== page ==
With the current uncertain future, no responsible company will bet their future on JavaFX. With the current (non) penetration it is perhaps the Sun technology most likely to be axed after an acquisition.

    JCP progresses on a geological timescale. Much needed modernizations to the Java language and platform are MIA. Developers and Gurus alike sieve to competing technology stacks such as Ruby, Python, .NET. Neal Gafter (the most prominent “G” in the BGGA closure proposal) went to work for Microsoft, of all places.

    Suns engineers some up with some pretty astonishing innovations, especially for their servers. But to leverage the advantages you’ll have to follow a foreign programming model. Meanwhile customers are standardizing on x86 and Intels Nehalem is lurching like a black cloud over sun chip future.

    The former CEO, Scott McNealy, wanted to nail Microsoft so bad that he bought StarOffice only to license it away for free, eventually open sourcing it as Open Office. He did that not out of his good heart but because he believed that if he undermined Microsofts Office cash cow he could take on the big one and he could become the man. The project ballooned and now employs in excess of 40 engineers with no obvious way of generating revenue.

    The current CEO, Jonathan Swartz, believed bullheaded in the open source myth (the one that says that if you open source your products and sell “services and support” instead you will somehow magically make up for the lost sales). While it earned Sun much praise from the open source community the strategy has been a complete disaster. Suns “software business” is raking in a mere $300M a year. For that they have to foot the bill for the MySQL $1BN ROI as well as cost for support, maintenance, development, research, sales, marketing etc. for a long list of cost-heavy products: MySQL, OpenOffice/StarOffice, OpenSolaris, ZFS, Java, JDK, JEE, JavaFX, GlassFish, NetBeans.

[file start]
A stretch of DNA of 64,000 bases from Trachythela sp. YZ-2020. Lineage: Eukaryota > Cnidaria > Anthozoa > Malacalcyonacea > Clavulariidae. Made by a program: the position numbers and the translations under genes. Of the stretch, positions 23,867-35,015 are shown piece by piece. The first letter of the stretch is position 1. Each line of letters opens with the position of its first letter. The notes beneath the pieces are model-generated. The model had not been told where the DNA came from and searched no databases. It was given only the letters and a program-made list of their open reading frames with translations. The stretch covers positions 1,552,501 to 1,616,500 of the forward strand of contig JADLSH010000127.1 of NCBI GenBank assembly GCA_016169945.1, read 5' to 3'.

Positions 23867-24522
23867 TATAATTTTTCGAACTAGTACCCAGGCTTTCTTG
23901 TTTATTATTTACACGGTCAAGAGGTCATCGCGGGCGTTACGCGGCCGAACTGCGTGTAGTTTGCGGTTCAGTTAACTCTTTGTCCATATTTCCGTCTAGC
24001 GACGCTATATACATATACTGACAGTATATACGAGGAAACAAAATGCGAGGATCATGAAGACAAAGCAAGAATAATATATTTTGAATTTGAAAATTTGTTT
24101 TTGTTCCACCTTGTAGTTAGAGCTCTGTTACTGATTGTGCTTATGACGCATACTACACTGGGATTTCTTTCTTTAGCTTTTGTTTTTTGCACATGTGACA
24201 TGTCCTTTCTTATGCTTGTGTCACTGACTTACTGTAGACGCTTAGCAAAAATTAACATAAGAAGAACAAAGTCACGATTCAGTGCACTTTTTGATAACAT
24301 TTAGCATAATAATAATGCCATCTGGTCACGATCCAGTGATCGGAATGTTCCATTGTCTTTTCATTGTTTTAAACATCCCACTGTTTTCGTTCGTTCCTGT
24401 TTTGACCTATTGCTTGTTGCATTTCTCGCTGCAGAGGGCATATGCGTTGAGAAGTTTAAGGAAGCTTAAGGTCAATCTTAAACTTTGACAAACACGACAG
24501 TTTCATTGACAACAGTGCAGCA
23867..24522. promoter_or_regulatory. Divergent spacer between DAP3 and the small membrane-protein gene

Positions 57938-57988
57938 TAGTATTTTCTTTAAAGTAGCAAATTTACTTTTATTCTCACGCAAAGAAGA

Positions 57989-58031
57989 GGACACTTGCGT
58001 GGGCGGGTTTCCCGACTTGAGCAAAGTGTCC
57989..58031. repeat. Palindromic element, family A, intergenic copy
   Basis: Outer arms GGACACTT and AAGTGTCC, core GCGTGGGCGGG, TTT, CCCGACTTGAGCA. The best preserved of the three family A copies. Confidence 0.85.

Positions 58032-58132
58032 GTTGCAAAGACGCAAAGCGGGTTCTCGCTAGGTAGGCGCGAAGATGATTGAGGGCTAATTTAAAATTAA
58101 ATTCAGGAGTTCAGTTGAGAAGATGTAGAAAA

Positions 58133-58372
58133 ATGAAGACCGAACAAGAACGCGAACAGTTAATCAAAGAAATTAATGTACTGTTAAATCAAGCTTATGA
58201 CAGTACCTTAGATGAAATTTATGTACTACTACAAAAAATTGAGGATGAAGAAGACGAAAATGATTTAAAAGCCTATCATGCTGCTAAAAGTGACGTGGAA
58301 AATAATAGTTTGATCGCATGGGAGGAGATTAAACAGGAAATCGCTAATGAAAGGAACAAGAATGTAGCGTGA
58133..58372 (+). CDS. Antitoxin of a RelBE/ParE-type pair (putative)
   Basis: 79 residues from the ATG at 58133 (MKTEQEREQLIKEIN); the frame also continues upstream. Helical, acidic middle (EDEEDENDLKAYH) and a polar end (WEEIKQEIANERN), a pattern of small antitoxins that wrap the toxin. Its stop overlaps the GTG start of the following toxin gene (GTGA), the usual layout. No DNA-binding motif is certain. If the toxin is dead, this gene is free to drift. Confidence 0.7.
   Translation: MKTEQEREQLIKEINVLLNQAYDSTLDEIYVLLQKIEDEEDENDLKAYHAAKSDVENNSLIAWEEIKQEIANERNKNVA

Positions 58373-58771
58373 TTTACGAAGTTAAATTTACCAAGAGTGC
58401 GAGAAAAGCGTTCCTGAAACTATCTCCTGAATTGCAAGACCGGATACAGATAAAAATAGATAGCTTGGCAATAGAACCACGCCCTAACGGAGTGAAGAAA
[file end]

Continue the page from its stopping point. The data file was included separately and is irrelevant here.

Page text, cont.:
And perhaps worse: Because they’ve open sources their core software assets it is undermining their market value. A potential buyer will have similar problems monetizing the products.

    This is all the result of a blind belief in open source. Surviving as an open source vendor is tricky. Sun has failed.

    Open Office is going to stall. No one will be prepared to foot the bill. No other company has a vested interest in its survival. It was always just a way to try to get Microsoft.

    Java will survive. Many big players (IBM, Novell, Oracle, SAP) have vested interest in Java. But development and advance will stall for a period. And customers will defect to some extent. Microsoft will be one of the beneficiaries. JavaFX is not going to make it. Too little, too late and a very, very unfortunate timing.

    Solaris and Suns server technology? Doubtful if it can survive. x86 seems all the craze right now. And wall st. are not going to rescue Solaris.

  • Sarah of Tapiocacollective

    Either way I hope that Sun goes back and does support all the Open Source projects. Sun can also reach out to the community of developers out there and get help to keep open source exactly that.

  • http://www.magain.com/ mattymcg

    @Dismayed Java Developer: Thanks for commenting — some great insights there!

  • Meh

    Is Sun falling apart quicker than anticipated?

    http://www.theregister.co.uk/2009/04/08/sun_chip_geek_quits/

    In stunning blow to Sun Microsystems, the company’s lead chip designer, has resigned. And Marc Tremblay is reportedly taking a job at Microsoft.

    And what’s Microsoft up to with a chip designer?

  • http://www.optimalworks.net/ Craig Buckler